Where is Kyle Larson? Why NASCAR points leader chose Indy 500 over Coca-Cola 600 after ‘double’ effort fails

Kyle Larson heads into one of the biggest races on the NASCAR Cup Series calendar as the leader in the race for the regular-season points crown.

There’s a lot at stake for drivers to claim the regular-season points title. The driver that wins has an automatic playoff entry and earns 15 bonus playoff points. The last time Larson won the points crown, 2021, he went on to win the championship. Martin Truex Jr. (2017) and Kyle Busch (2019) are the other drivers to win both.

Every race matters for stacking points, and it doesn’t take much to fall behind. That’s why it’s particularly surprising to see Larson not on the track in Charlotte for the Coca-Cola 600, one of NASCAR’s top races held in the headquarters of the sport.

Larson had been hyped up as potentially running the “double,” racing in both the Indy 500 and the Coca-Cola 600, a feat that has been pulled off only by four previous drivers.

MORE: Latest updates, highlights from 2024 Indy 500

However, that no longer appears to be in the cards. Why isn’t Larson then at the NASCAR race, the league of which he is a regular driver? Here’s what you need to know.

Where is Kyle Larson?

The Indy 500’s start was delayed due to rain. The race will not begin until 4:44 p.m. ET after the weather delay.

Because of that, Larson will be forced to miss the Coca-Cola 600. His plan had been to get on a helicopter at 4:15 p.m. ET, just after the end of the Indy 500, to fly to the Indianapolis airport and get on a plane to Concord, North Carolina. He would then be helicoptered to the race track and have just over an hour to get ready for the race.

Larson had already said earlier in the day that racing the Indy 500 would be the priority for the Hendrick Motorsports team. He had hoped the Indy 500 would be rained out entirely for Sunday, allowing him to then travel to Charlotte and race the Coca-Cola 600 on Sunday and the Indy 500 on Monday, but that did not wind up coming to fruition.

“I think our plan is to keep this as the priority. I think I would be here racing, but I’m actually bummed about that in a way because I want it to just rain out today,” Larson said. “With the rain coming, I would rather the storm be bigger and last here longer, but it looks like it’s going to be in that window where we might be able to get it dry at some point to race today, then obviously that affects things for the 600.”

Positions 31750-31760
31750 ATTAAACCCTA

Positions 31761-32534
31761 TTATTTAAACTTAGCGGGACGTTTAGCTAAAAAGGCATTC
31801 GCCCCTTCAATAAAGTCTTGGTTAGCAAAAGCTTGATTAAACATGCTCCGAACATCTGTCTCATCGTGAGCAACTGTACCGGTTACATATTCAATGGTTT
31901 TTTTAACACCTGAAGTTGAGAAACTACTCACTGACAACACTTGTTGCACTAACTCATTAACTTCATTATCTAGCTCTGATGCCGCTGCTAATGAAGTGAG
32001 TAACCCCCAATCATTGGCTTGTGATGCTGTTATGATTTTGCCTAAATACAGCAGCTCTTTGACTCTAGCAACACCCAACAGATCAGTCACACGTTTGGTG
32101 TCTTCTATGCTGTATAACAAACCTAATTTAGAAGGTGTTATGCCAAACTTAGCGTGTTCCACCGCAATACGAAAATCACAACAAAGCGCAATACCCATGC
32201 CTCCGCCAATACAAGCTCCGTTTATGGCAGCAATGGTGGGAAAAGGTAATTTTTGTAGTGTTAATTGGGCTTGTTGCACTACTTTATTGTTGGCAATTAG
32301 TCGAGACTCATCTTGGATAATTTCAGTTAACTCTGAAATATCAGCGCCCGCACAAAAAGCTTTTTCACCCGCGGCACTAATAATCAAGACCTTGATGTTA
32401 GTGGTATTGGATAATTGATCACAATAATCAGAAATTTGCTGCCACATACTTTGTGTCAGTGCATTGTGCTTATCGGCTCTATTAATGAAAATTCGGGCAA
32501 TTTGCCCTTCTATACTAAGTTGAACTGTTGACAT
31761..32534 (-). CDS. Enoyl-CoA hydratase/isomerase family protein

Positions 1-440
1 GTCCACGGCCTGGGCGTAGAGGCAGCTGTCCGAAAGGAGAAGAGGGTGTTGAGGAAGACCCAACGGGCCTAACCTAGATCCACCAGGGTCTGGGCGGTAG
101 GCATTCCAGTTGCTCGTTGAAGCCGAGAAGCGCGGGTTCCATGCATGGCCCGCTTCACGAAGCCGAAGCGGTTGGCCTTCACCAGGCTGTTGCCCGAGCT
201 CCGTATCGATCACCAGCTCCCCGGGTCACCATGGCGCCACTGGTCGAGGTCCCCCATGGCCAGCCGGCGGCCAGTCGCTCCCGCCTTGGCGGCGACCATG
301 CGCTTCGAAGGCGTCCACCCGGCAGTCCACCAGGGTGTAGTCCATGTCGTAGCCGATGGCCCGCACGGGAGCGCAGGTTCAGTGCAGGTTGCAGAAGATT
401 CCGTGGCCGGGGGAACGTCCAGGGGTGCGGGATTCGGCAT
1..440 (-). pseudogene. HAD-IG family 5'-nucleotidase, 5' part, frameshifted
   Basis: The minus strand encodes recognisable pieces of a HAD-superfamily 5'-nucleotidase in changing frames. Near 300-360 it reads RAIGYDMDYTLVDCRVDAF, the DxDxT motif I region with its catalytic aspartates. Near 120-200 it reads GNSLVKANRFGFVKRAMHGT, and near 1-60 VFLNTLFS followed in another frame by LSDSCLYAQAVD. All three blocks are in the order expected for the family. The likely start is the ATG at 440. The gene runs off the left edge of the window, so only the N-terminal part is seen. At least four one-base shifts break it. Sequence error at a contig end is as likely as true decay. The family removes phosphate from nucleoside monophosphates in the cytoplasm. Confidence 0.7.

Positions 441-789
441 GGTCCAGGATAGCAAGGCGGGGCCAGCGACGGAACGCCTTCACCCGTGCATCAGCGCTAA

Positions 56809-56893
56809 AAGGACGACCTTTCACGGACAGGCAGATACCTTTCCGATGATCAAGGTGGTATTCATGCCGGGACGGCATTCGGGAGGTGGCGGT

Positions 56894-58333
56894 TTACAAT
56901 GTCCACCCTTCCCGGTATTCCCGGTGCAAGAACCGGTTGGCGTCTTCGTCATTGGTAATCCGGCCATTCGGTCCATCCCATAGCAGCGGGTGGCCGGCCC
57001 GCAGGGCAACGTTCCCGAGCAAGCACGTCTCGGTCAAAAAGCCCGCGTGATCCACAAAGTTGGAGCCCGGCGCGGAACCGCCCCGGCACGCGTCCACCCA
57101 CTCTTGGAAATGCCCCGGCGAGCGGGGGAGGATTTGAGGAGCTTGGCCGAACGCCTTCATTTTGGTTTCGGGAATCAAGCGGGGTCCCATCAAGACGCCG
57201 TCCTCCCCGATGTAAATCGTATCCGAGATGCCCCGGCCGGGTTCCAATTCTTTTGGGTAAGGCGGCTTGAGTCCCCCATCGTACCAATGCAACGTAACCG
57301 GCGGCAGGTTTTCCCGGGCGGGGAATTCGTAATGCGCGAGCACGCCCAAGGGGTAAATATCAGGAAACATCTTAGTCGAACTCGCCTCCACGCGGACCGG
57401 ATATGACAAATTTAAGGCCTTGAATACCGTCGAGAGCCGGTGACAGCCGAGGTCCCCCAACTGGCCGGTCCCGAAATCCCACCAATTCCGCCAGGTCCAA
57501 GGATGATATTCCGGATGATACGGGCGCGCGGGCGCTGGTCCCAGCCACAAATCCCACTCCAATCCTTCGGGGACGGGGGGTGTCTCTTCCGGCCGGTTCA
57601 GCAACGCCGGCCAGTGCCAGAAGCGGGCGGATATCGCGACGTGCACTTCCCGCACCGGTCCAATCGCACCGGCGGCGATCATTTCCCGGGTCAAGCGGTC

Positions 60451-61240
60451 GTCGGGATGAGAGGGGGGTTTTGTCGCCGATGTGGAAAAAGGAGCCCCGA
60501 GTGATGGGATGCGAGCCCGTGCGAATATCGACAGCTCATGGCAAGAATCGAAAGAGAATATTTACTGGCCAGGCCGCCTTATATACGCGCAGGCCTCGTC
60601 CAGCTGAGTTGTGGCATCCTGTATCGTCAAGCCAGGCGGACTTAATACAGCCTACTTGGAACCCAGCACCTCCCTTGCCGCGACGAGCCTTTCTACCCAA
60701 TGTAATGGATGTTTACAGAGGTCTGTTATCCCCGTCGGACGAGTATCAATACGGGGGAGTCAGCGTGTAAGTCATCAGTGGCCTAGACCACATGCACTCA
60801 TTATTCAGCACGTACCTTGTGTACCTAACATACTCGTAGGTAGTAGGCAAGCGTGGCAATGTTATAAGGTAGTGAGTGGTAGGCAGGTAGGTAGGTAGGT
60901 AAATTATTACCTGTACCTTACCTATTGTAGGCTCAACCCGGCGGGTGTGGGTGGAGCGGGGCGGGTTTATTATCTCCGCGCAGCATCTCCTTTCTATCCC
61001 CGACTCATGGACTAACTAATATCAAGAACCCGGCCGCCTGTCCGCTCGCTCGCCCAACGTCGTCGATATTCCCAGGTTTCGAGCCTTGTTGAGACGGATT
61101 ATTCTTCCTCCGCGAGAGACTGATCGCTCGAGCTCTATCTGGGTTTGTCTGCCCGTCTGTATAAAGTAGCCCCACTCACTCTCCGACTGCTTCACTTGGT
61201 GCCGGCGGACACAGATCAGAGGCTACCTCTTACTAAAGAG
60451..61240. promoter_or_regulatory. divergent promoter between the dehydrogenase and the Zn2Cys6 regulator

The decision, Larson noted, was not entirely his. The idea to have Larson race both has been in the making since 2023 and there have been more involved in the process than just the driver. It went all the way up to team owner Rick Hendrick and the rest of the Hendrick Motorsports executives.

“Here’s just been so much time and investment to make this Indy 500 happen and I mean it’s been a build-up for over a year so we need to run it and I want to,” Larson said. “I feel like I’ve got a really good shot to have a good run and potentially win so I want to be here, but I just wish it would all work out and we’d get both races in the full distance, I don’t care if it’s on the same day. I just want to be able to race both races the full distance, so we’ll see.”

The NBC broadcast reported Larson will finish the Coca-Cola 600, even if he does not wind up starting the race.

By deciding to skip the start of the Coca-Cola 600, Larson will now need a waiver to race in the playoffs. NASCAR rules state drivers must start every race to be eligible for the playoffs unless given authorization by NASCAR. Since NASCAR did not authorize his absence, he’ll need to later receive approval.

That step will all but certainly be a formality for the driver who has already won two races and placed in the top five in six different races so far in 2024.

Who will replace Kyle Larson?

Since Larson won’t be at the start of the Coca-Cola 600, he will need to be replaced in the starting lineup. Driving in his place will be Justin Allgaier.

Allgaier typically races in the Xfinity Series, but he’s been practicing and going through qualifying with Hendrick this week in preparation for the possibility he might need to drive in Larson’s place.

Allgaier has finished no higher than eighth in a Cup Series race, which came in 2015 in the Food City 500 at Bristol. Since racing full-time in 2014 and 2015, Allgaier has driven only sporadically in the Cup Series with a race in 2016, one in 2020, two in 2021 and two in 2022.

“I actually fit really well oddly enough in Kyle’s seat. The seatbelts were only the little bit of an issue. I’m a little fluffier than he is, so getting those together wasn’t always the easiest thing,” Allgaier said, per Fox Sports’ Bob Pockrass. “But the other part of that is, as Hendrick Motorsports, safety has always been a huge part of their initiative, I mean with the seat side of things and what they do on the race track”

Allgaier may plan to run the entire Coca-Cola 600, but it’s worth noting that Larson could replace him in the car midway through the race if he arrives in time after the Indy 500. Robby Gordon did that to P.J. Jones during his attempt at “The Double” in 2000, but all laps run in the race were credited to Jones.

It isn’t clear whether Larson will still attempt to participate in the double or if his inability to get credit after missing the start of the race will incentivize him to stay in Indianapolis even after the race ends.

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